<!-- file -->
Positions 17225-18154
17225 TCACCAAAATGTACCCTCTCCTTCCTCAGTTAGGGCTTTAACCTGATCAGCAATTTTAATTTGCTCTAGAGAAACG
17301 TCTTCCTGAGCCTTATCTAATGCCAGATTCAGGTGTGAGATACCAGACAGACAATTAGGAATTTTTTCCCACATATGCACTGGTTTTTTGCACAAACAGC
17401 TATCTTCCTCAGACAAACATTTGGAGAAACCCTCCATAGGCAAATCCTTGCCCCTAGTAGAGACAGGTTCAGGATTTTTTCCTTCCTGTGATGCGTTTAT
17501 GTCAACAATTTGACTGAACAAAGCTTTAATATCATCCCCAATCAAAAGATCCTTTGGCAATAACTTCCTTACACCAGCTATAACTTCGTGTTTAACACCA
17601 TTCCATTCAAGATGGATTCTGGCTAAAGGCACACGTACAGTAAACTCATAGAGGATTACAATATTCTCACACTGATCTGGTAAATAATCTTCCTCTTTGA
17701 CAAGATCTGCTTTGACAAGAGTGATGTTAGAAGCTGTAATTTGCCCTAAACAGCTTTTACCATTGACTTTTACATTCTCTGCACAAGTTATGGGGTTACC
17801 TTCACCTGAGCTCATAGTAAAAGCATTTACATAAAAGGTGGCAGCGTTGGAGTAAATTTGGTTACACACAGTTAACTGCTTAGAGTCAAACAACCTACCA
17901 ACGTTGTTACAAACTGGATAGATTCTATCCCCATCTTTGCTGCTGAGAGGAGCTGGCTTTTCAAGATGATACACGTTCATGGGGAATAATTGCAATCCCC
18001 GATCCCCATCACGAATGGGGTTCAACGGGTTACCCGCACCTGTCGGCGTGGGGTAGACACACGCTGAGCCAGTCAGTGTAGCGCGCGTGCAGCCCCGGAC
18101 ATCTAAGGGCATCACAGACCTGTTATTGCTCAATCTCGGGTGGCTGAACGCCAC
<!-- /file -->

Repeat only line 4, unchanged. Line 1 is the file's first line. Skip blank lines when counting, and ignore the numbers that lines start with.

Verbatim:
17401 TATCTTCCTCAGACAAACATTTGGAGAAACCCTCCATAGGCAAATCCTTGCCCCTAGTAGAGACAGGTTCAGGATTTTTTCCTTCCTGTGATGCGTTTAT